She also launched the Stand Your Ground Voter Empowerment Tour during the 2012 elections, an effort that registered over 7,000 new voters, verified tens of thousands of voters’ registration status and knocked on over 40,000 doors encouraging voter participation.

Last year, she coordinated and launched WE RISE, the Voter Empowerment Voter Initiative of CBTU in Ohio, during the 2016 election.



“What you do for yourself dies with you,” said Martin Mathews, co-founder and president emeritus of the Mathews-Dickey Boys & Girls Club. “What you do for others lives on forever.”

After more than a half-century of service to the St. Louis community, building character for youth in disenfranchised neighborhoods, first through baseball, then through football, track and field and other sports, Mathews, 92, continues to live by those words.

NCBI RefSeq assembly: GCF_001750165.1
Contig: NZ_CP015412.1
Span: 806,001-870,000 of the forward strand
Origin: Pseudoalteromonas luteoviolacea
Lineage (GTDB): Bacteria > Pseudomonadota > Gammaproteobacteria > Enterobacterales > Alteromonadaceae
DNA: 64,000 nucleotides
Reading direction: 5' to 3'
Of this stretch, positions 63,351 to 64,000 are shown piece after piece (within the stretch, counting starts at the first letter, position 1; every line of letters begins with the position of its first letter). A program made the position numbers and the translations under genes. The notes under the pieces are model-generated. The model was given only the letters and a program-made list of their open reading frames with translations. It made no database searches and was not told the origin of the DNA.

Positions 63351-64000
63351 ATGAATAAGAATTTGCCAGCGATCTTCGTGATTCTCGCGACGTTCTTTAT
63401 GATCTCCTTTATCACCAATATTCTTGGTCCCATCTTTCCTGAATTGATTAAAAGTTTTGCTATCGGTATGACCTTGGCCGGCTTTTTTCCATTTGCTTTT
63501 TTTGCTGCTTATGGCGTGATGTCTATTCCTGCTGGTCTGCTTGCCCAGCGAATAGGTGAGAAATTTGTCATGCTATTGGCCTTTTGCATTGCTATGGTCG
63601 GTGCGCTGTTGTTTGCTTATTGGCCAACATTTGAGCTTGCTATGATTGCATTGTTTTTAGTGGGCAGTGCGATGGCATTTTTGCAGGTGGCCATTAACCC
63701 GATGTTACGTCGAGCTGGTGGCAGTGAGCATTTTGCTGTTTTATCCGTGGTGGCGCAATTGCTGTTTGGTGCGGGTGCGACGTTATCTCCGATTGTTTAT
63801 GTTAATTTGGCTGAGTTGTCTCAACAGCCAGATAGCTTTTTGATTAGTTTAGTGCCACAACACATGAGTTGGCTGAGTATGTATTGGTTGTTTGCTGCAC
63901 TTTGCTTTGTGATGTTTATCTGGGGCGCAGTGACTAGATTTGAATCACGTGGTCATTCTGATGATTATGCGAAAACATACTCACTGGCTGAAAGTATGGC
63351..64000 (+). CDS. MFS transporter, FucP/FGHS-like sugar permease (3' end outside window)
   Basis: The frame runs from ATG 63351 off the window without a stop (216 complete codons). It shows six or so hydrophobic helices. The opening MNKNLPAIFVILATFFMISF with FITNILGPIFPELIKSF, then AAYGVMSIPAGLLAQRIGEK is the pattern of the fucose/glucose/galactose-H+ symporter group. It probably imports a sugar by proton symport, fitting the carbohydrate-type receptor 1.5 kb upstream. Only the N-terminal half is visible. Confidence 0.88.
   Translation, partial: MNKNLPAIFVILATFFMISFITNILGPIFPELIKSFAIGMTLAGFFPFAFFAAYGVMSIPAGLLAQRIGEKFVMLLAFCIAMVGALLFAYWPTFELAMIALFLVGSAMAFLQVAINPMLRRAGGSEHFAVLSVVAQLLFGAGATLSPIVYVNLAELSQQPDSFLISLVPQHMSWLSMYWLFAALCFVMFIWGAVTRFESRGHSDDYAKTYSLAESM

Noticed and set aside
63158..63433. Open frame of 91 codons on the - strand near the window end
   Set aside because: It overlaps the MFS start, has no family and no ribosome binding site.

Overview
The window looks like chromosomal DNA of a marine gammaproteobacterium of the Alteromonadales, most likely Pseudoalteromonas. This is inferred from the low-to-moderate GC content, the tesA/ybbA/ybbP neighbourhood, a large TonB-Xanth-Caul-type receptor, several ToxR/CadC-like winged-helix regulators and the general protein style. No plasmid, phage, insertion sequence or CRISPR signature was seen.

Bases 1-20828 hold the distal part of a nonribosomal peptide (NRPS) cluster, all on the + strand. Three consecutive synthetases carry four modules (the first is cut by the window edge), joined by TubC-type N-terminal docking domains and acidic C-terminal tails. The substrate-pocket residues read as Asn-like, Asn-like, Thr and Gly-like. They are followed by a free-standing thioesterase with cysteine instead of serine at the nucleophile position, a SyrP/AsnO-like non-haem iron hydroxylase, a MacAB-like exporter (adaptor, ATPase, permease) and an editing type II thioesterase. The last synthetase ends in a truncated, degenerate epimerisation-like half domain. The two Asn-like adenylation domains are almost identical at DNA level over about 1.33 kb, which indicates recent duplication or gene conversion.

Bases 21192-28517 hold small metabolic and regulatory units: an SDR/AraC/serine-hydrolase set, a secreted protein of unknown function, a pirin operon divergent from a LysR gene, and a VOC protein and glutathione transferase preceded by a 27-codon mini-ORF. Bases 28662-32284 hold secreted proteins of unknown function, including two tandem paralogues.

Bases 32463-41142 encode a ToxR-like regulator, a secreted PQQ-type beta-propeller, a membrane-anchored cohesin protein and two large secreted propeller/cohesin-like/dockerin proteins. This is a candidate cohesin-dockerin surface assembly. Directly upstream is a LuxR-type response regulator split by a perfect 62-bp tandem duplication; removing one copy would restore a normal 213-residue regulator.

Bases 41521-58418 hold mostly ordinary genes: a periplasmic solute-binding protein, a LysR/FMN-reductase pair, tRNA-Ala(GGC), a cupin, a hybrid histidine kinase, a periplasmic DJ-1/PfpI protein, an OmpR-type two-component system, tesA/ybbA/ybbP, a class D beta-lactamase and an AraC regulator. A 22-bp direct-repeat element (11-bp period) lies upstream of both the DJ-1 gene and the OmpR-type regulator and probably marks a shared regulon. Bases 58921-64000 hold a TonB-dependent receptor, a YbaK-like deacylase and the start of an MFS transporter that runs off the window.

Mathews’ first involvement with youth programming came at the death-bed invitation of a fellow neighborhood baseball coach who asked him to take a team of young men under his wing, a request he accepted. At the first game, Mathews was struck by the disparity he saw between his impoverished group of young black men, who had tattered uniforms and equipment, and their white counterparts across the diamond.

After losing badly, Mathews sat the team down and vowed that if they worked hard, he would get them better equipment, and if they worked even harder they could be champions. He molded the team into semi-pro three-state champions who won five games in one day. More importantly, the members of the Knights went on to become successful FBI agents, educators, business people and lawyers.